Neighborly Advice

Mike Zaccardi

NOW MORE THAN EVER, people are hungry for yield or, failing that, a reliable return that doesn’t hinge on the performance of the stock and bond markets. Those puny money market and “high yield” savings account rates may suffice for your emergency fund. But after factoring in inflation, keeping too much in cash investments is a losing proposition.

Last week, a 50-something neighbor asked me for investment ideas to help him bridge the gap between now and retirement. Spoiler alert: I didn’t have an elixir. I simply suggested taking a holistic investment approach that focused on total return—price appreciation plus income—and that was based on his ability, willingness and need to bear risk. My concern: If he started reaching for extra yield, he could end up taking risks he didn’t fully grasp.

Confession: Like my neighbor, I’ve been also pondering how I can boost my returns without taking unreasonable risk. With a little extra cash I had, I recently bought some Series I savings bonds. But I’ve also been considering other riskier options:

  • A target-date income fund. That would represent a step out on the risk spectrum relative to cash.
  • A minimum-volatility stock fund. That would have even more upside, but nobody should assume “minimum volatility” means no volatility.
  • A mini-portfolio of low-beta individual stocks.

There are also alternative investments like physical real estate, art, wine and even farmland—all just a few computer clicks away. These days, it seems anyone can all too easily reach for yield or return in all manner of investments. Be careful. Those alts are expensive and illiquid, too.

Here’s a trick: Pretend you’re managing someone else’s money. While I don’t want to handle my neighbor’s investment account, I found it easy to recommend a simple, low-cost solution to him, even as I’m mildly confounded by the paradox of choice. What to do? I should probably follow the advice I doled out to my neighbor—and stick with plain-vanilla investments.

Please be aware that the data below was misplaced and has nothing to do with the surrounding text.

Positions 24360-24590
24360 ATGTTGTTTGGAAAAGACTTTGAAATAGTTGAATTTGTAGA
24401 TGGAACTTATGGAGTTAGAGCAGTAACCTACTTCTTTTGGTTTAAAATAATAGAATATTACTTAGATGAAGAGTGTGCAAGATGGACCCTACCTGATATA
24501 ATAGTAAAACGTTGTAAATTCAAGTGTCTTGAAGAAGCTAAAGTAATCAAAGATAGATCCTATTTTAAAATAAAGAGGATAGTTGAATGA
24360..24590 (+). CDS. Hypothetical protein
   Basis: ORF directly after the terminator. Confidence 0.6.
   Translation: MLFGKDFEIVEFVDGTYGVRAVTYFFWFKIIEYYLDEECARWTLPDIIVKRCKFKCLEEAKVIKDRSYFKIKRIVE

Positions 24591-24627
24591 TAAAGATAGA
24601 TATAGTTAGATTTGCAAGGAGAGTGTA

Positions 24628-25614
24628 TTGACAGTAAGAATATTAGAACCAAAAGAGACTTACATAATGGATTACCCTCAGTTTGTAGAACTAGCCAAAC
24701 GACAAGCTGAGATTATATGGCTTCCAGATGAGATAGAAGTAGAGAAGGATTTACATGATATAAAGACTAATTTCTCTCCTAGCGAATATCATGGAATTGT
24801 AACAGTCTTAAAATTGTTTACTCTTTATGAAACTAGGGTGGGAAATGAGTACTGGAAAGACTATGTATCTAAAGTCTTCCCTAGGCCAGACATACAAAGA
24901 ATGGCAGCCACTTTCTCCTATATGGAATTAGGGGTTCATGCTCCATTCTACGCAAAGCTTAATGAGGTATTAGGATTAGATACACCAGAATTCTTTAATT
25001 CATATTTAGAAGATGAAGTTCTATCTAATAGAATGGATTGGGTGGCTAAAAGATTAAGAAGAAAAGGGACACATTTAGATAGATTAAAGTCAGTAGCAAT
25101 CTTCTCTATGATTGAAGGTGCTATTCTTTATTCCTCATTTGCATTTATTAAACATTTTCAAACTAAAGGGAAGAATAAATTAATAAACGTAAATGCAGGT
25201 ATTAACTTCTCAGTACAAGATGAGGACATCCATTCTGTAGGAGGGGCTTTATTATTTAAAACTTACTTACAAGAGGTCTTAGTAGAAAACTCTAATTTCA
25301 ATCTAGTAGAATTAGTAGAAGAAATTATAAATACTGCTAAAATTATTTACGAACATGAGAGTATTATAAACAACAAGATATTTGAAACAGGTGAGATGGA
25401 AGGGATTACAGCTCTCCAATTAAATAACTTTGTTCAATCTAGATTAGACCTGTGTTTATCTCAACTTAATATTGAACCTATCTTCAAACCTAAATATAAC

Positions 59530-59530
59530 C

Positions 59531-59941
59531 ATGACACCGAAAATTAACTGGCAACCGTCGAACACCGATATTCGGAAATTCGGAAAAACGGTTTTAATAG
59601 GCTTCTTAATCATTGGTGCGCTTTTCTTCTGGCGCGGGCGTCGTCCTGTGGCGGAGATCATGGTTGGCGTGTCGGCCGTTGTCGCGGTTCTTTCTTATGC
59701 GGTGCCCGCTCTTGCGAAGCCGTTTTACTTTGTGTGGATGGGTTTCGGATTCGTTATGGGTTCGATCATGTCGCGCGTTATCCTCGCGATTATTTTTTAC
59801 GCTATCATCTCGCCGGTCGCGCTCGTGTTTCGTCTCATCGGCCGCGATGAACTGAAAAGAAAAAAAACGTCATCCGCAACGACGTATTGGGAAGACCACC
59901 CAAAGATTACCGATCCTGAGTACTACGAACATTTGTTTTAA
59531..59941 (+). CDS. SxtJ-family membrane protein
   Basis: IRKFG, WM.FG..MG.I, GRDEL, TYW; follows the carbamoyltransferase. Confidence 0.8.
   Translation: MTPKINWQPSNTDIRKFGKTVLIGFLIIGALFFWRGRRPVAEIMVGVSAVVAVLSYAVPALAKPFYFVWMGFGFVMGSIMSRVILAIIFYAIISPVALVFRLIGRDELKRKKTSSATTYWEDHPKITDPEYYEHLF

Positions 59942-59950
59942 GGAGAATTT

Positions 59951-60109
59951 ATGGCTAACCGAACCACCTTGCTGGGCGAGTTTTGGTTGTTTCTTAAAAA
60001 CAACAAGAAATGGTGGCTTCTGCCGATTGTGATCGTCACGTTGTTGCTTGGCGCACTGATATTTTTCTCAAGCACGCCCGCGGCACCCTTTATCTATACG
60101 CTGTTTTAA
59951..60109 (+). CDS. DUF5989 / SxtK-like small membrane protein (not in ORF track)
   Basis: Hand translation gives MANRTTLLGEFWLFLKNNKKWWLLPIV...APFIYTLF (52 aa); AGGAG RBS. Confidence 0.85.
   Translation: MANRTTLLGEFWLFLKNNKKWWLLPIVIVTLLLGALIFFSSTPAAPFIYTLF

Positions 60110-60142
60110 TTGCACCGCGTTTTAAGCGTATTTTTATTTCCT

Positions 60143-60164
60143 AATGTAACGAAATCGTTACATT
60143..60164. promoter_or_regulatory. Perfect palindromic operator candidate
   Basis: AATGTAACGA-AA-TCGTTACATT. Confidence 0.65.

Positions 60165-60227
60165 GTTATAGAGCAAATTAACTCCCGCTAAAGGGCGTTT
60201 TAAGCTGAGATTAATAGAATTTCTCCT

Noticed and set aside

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Roboticus Aquarius
Roboticus Aquarius
1 year ago

Minimum Volatility did pretty well for many years until the Pandemic correction. This is the problem with most of the math-driven investment schemes (and I include factor spending in this), they are predicated on a normal distribution because the real math is simply too difficult. Reality is that black swan events happen more frequently than a normal distribution would suggest. It doesn’t mean factor investing and other approaches are wrong, but it does mean unexpected risk can strike harder and deeper than the statistics suggest. I still keep a very simple core investment approach, and only work around the edges with attempts at improving the risk/reward balance.

Last edited 1 year ago by Roboticus Aquarius
1 year ago

Good summary Mike, like a lot of us, I too was in the same predicament and gravitated toward MYGA (the single premium fixed rate annuity, a.k.a. CD from an insurance company (with good ratings) for a small portion of my cash.

Is this not something that you would see as an alternative to say a target income fund (with likely exposure to interest rate upticks)? Thanks

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